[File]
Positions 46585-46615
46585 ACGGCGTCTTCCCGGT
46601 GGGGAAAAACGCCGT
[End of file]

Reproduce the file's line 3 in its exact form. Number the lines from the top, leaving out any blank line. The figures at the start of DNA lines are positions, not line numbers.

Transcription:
46601 GGGGAAAAACGCCGT